<xsd:complexType name="book StoreType">

    <xsd:sequence maxoccurs="unbounded">

      <xsd:element name="book" type="boomtype"/>

    </xsd:sequence>

  </xsd:complexType>

 

  <xsd:complexType name="book Type">

    <xsd:sequence maxoccurs="unbounded">

      <xsd:element name="title"    type="xsd:string"/>

      <xsd:element name="author" type="xsd:authorname"/>

      <xsd:element name="price" type="xsd:decimal"/>

    </xsd:sequence>

    <xsd:attribute name="genre" type="xsd:string">

    </xsd:complexType>

 

  <xsd:complexType name="authorname">

    <xsd:sequence >

      <xsd:element name="first-name" type="xsd:string"/>

      <xsd:element name="last-name" type="xsd:string"/>

    </xsd:sequence>

  </xsd:complexType>

 

</xsd:schema> 

 

Extensible Hypertext Markup Language (XHTML)

 

Extensible Hypertext Markup Language (XHTML) is a next-generation language of HTML. XHTML is a better and improved version of HTML. XHTML is a combination of XML and HTML. XHTML uses elements of HTML 4.01 and rules of XML to provide a more consistent, well formed and organized language.

 

An XML Documents and Its Items

 

An XML document is a set of elements in a well formed and valid standard format. A document is valid if it has a DTD associated with it and if it compiles with the DTD.

An XML document has the following parts:

 

  1. Prolog
  2. DOCTYPE declaration
  3. Start and end tags
  4. Comments
  5. Character and entity references
  6. Empty Elements
  7. Processing Instructions
  8. CDATA section
  9. Attributes
  10. White Spaces  

Prolog

 

The prolog part of a document appears before the root tag. The prolog information applies to the entire document. It can have character encoding, stylesheets, comments and processing instructions. Let see the prolog with the following example.

 

<? Version ="1.0" ? >

<? Xml-stylesheet type ="text/xsl" href="books.xsl ?> 
   <!
DOCTYPE StudentRecord  SYSTEM "mydtd.dtd">

<!=my comments-->

 

DOCTYPE Declaration

 

With the help of a DOCTYPE declaration, we can read the structure of our root element and DTD from external files. A DOCTYPE declaration can contain a root element or a DTD. In a validating environment, a DOCTYPE declaration is must.  In a DOCTYPE reference, we can even use a URI reference. See the following example:

<! DOCTYPE rootElement>

 

  or

 

  <! DOCTYPE rootElement SYSTEM ='URIreference'>

 

  Or

 

  <!DOCTYPE StudentRecord SYSTEM ='Å"mydtd.dtd'> 

 

Start and End Tags

Start and End tag are the heart of XML language. If we want to start a tag like as <book> to our XML file them it will end with </book>

 

Comments

Using comments in code is a good programming practice. Comments help us to understand with our coding. We can use comment like as:

<!--     My Comment Here -->

XML parsers ignore the comments.

 

CDATA Section

 

What if we want to use <and> characters in our XML file but not as a part of a tag?  Well, we can not use them because XML parser will interpret them as start and end tags. CDATA provides the following solution, so we can use XML markup characters in your documents and have the XML parser ignore them. See the following example how we will use CDATA.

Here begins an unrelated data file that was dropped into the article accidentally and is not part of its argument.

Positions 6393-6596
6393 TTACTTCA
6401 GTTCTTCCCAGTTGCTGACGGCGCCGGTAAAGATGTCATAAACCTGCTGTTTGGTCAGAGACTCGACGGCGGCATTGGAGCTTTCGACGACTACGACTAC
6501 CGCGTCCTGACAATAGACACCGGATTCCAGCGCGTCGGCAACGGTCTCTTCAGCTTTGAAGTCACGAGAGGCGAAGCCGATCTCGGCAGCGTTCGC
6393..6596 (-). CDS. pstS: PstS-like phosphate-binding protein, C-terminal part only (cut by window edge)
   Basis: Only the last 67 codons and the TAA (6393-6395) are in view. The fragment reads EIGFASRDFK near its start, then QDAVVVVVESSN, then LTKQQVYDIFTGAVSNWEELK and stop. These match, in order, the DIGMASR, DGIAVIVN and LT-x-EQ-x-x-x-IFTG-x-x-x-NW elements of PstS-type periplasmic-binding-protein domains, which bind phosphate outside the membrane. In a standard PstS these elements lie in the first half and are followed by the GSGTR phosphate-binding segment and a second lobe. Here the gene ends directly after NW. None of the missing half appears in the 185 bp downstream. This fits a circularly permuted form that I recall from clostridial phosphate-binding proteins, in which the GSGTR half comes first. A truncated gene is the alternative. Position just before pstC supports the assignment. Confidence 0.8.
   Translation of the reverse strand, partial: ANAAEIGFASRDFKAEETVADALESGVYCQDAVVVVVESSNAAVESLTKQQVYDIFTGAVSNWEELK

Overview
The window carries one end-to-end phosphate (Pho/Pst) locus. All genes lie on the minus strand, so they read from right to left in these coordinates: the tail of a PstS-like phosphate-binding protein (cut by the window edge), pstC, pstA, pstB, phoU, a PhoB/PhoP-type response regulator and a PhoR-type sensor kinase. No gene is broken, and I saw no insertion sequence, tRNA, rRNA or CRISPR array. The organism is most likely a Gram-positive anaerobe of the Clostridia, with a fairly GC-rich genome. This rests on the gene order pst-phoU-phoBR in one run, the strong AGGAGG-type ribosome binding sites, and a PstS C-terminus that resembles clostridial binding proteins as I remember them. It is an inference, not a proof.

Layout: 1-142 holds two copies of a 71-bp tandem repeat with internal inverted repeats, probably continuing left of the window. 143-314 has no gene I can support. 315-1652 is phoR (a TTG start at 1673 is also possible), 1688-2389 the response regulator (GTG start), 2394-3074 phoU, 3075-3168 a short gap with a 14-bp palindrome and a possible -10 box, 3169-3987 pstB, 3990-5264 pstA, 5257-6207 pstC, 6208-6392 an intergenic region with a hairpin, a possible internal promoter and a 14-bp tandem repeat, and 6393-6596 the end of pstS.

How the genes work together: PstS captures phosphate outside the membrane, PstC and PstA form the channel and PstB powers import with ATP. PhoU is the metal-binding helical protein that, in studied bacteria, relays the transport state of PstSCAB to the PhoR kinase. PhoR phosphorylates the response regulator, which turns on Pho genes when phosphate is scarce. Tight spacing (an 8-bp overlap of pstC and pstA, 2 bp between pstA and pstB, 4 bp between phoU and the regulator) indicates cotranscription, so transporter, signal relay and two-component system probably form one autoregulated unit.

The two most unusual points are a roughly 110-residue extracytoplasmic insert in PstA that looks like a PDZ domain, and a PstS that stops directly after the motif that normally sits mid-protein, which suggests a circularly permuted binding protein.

<! [CDATA [I want to use < and > , characters]]>
 

The parser will treat those characters as data. Another good example of CDATA is:
 

<![CDATA [<Title> This is the title of a page</Title>

 

In this case, the parser will treat the second Title as data, not as a markup tag.

 

Empty Elements

 

Empty elements start and end with same tag. They start with <and end with>. The text between these two symbols is the text data. For example:

<Name> </Name>

<IMG  SRC="img.jpg">

  <tagname/>

 

All these are empty element example. The <IMG> specifies an inline image, and the SRC attribute specifies the image's location. The image can be any format, though browsers generally support only GIF, JPEG and PNG images.

 

Processing Instructions

 

Processing Instructions (PIs) play a vital role in XML parsing. A PI holds the parsing instructions, which are read by the parser and other programs.

 

<?xml version="1.0? >

All PIs start with <? And end with ?> 

 

Attributes

 

Attribute you add extra information to an element without creating another element. An attribute is a name and value pair. Both the name and value must be present in an attribute. The attribute value must be in double quotes; otherwise the parser will give the error. Let see the attribute in table tag. In this following example:

 <table border ="1" width="43%">

  <tr>

     <td width ="50%"> Row1, Column1</td>

     <td width ="50%"> Row1, Column2</td>

   </tr>

   <tr>

     <td width ="50%"> Row2, Column1</td>

     <td width ="50%"> Row2, Column2</td>

   </tr>

</table>

 

White Spaces

XML preserves white spaces except in attribute values. That means white space in our document will be displayed in browser. However white space are not allowed before the XML declaration. The XML parser reports all white spaces available in the document. If white space appear before declaration, the parser treats them as a PI.